The whole left-right thing continues to lose meaning as journalists continue to use “right-wing” to mean pretty much any political belief they disagree with. Case in point:
A Hungarian far-right politician urged the government to draw up lists of Jews who pose a “national security risk”, stirring outrage among Jewish leaders who saw echoes of fascist policies that led to the Holocaust.
You see, a German fascist who wants to round up the Jews is right wing. Just like small government types in America:
America’s left-wing Occupy movement and right-wing Tea Party are just two examples of the world’s new wave of activists, a diverse and dispersed collection of movements that also includes Spain’s Indignados (the “Indignant”) and the rebellious youth of the Arab Spring.
The smearing of the term to equate Republicans and Tea Party activists as fascists works. In 2004, I remember a friend whose political leanings differed from mine (and, as I surmise it, is no longer a friend because of it) telling me that George W. Bush was going to round up the Jews. He’s not a dumb guy. But he believes it because the convenient, meaningless journalistic shorthand reinforces it.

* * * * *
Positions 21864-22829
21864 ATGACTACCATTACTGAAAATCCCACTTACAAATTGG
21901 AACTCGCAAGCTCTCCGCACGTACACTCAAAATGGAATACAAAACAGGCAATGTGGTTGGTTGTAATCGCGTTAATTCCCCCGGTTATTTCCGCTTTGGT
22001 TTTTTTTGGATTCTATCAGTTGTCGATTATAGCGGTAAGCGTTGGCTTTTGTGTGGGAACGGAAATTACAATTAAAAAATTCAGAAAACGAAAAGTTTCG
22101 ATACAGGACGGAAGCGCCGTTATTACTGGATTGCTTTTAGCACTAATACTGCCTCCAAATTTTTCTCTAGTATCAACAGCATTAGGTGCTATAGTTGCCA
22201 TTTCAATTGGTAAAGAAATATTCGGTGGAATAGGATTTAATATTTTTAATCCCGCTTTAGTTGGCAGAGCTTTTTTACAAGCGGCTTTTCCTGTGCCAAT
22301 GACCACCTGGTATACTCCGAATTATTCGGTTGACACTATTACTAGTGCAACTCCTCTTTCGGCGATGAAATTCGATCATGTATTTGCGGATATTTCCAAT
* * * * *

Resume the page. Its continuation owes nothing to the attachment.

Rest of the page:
This just in: As a Republican, I am not a monarchist.
The political term right-wing originates from the French Revolution, when liberal deputies from the Third Estate generally sat to the left of the president’s chair, a habit which began in the Estates General of 1789. The nobility, members of the Second Estate, generally sat to the right. In the successive legislative assemblies, monarchists who supported the Ancien Régime were commonly referred to as rightists, because they sat on the right side.
If there’s one political disposition to centralizing authority in a single government leader, it’s not from my branch of the Republican Party.
Republicans need to make it clear that the whole “right-wing” thing is inaccurate and historically ignorant when it’s applied to contemporary politics, and maybe the journalists and commentators will drop it.